Certain obscure practices have become widely embraced in recent years, such as the practice to bake a key into a bread on the Shabbos following Passover, or the practice to recite the Torah portion about the manna on Tuesday of the week in which we read the parsha of Beshalach. Each of these is meant to be a “segulah” – an act one performs as a positive omen – intended to help ensure one’s livelihood. But “widely embraced” is not the same as “universally accepted.” Regarding baking the “shlissel challah,” many consider the practice meaningless and some actually consider it prohibited as based on overtly non-Jewish customs. As far as reciting the portion of the manna, the Shulchan Aruch (OC 1:5) says that it should be recited every day, not just once a year. The Mishna Brurah there (1:13) explains that the point of doing so is to strengthen one’s faith by reiterating that our livelihood comes from God. Accordingly, many object to the current practice as it takes a daily practice intended by the Sages to increase our connection to God and turns it into something like a magic spell out of Harry Potter.

Bottom line, if one chooses not to recite parshas haman or to bake a shlissel challah, there is no reason to feel as if one’s practice is lacking. Conversely, there are certainly those to rely upon if one wishes to do such things. As far as I can see, they’re “user’s choice.” Similarly, many religious authorities consider the red string prohibited as a form of superstition, though there are some authorities upon whom one may rely. (The hamsa, however, is by all accounts a piece of jewelry and nothing more.)

As noted at the beginning, there are different opinions and approaches to this topic. If you have a question about whether something represents an actual Torah practice or a mere superstition, it’s always best to consult one’s own rabbi for guidance.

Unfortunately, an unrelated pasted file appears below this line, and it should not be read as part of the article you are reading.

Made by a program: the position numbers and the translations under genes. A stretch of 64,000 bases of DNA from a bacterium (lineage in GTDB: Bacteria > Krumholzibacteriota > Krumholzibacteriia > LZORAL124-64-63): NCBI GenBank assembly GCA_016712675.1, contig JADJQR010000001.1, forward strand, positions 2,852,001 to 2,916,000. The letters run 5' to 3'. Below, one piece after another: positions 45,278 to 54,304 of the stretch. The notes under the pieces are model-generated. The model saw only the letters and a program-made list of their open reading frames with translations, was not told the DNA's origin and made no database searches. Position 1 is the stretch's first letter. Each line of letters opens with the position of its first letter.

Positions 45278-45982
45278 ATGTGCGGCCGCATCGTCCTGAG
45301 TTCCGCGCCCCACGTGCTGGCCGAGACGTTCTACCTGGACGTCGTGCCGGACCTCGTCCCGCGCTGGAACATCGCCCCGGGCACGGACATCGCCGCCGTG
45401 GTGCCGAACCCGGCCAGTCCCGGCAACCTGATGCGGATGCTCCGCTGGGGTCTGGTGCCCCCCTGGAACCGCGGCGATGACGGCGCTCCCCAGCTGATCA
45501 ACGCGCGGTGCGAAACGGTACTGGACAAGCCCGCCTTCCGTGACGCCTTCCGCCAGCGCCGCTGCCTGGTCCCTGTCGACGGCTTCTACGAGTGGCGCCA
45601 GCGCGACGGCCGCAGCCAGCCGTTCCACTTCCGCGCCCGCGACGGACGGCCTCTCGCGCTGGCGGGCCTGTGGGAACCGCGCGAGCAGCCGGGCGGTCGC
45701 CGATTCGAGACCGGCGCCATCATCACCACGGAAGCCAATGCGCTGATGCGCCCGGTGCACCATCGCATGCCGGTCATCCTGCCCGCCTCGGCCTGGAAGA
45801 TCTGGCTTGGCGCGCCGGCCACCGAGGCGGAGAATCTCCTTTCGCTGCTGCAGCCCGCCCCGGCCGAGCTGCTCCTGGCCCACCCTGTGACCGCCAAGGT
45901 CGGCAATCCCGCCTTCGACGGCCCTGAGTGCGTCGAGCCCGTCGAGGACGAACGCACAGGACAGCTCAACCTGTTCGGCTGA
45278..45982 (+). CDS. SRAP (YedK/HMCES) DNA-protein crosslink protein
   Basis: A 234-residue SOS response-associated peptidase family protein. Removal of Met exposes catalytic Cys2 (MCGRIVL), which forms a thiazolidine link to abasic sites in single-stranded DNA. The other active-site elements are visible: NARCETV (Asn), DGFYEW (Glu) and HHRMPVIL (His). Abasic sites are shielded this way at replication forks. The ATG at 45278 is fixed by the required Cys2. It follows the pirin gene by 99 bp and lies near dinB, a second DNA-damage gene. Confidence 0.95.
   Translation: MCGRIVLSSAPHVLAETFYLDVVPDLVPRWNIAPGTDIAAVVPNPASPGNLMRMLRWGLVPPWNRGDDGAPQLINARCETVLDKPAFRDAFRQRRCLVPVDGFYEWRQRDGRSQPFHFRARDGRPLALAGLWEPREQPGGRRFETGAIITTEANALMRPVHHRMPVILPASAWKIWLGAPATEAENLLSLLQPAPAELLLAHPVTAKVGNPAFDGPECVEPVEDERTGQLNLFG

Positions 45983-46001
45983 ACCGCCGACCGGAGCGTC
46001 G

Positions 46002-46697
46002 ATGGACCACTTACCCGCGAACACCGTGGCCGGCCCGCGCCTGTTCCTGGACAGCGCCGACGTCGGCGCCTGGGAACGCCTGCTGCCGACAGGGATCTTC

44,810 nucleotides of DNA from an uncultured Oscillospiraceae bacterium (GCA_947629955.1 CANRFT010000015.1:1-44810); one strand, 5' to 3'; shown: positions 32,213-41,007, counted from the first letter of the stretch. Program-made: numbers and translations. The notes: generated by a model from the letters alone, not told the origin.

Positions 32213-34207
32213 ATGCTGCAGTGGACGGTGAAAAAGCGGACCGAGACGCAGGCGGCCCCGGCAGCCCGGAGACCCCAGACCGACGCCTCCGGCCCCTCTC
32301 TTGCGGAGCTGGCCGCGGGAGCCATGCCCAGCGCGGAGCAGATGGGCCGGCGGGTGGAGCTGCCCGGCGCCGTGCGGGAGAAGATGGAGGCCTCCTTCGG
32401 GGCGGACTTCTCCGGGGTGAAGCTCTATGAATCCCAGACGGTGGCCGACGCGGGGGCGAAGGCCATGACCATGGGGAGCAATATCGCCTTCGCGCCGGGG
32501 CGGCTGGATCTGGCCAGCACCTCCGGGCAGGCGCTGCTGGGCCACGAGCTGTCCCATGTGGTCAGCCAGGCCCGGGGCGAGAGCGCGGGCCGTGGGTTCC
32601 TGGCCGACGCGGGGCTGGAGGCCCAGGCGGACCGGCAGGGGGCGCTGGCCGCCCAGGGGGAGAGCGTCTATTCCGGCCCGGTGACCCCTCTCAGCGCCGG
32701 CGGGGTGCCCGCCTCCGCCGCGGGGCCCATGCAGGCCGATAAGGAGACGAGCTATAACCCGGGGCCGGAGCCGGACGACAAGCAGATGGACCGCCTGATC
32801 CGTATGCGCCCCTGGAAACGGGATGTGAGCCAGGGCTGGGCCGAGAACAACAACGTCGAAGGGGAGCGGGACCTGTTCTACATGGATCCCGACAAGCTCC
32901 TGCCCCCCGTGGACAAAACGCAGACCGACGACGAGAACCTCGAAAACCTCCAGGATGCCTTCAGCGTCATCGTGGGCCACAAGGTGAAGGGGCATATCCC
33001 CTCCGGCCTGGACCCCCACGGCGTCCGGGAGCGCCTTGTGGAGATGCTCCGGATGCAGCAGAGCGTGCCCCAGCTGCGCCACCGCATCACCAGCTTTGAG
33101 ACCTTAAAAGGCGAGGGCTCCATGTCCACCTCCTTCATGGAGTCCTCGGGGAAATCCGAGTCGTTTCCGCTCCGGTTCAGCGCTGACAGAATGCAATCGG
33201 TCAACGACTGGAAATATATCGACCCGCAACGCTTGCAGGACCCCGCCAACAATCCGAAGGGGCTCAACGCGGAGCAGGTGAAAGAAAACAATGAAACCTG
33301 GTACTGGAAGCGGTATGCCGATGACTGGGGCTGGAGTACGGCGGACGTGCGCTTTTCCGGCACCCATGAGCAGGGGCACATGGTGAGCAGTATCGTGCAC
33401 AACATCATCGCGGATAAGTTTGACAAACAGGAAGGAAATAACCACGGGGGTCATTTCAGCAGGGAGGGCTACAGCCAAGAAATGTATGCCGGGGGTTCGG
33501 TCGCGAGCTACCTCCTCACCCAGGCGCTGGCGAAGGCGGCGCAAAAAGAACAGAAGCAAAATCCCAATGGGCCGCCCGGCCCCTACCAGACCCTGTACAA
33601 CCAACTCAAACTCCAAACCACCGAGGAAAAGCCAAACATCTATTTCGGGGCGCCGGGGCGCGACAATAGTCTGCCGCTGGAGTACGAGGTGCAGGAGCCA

Sincerely,

Rabbi Jack Abramowitz
JITC Educational Correspondent

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Comments

  1. Rabbi, I like your commentary here, and certainly agree with most of it, but there immediately comes to mind the account of Gideon’s fleece in the Book of Judges 6:36-40. I would say it’s a clear use of an omen,and most notably AFTER Gideon had already received bat kol from the malakh. Gideon viewed it as a confirmation of the promise he had been given, and it wasn’t counted against him as chillul HaShem.
    I’ve never been one to overly rely on omens good or bad, but I certainly have used them. In my life I have found it best to rest on the promises of HaShem, but I’m also open to His messeges.

    • Rabbi Jack Abramowitz : March 12, 2018 at 1:17 pm

      You can’t really go by Gideon because he was already visited by an angel who had offered him signs. If you’re already part of an ongoing conversation with God, I think you’re in a different situation to begin with. Nevertheless, Rav Saadiah Gaon says that Gideon wasn’t testing God, he was only assuring himself that the Jews were worthy of this salvation. His sign wasn’t intended to affect his course of action, it was only to settle his own mind regarding the nation’s worthiness.

  2. Leah Schnitzler : March 12, 2018 at 2:35 pm

    Basically, an omen, Segula, should be something that inspires you, reminds you of what you are doing, nudge you forward. Like making your bed in the morning to start off a successful day. Parshas haMann should inspire you and give you confidence and courage. A roita bendel should remind you not to flaunt n likewise to trust in God. There do exist Torah commands that sound a bit like an omen, like tzitzis, tefillin, etc. Besides being a commandment, it’s also meant to inspire. There are tons of these nonbiblical tokens, from re igniting havdala candles to roita bendlech, I won’t call them ‘baseless’ because it’s obviously based on something, however it’s important to know that it’s not a Torah commandment, rather something that should hopefully inspire us to do His Will

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Rabbi Jack Abramowitz

Rabbi Jack Abramowitz, Jew in the City's Educational Correspondent, is the editor of OU Torah (www.ou.org/torah) . He is the author of six books including The Taryag Companion and The God Book.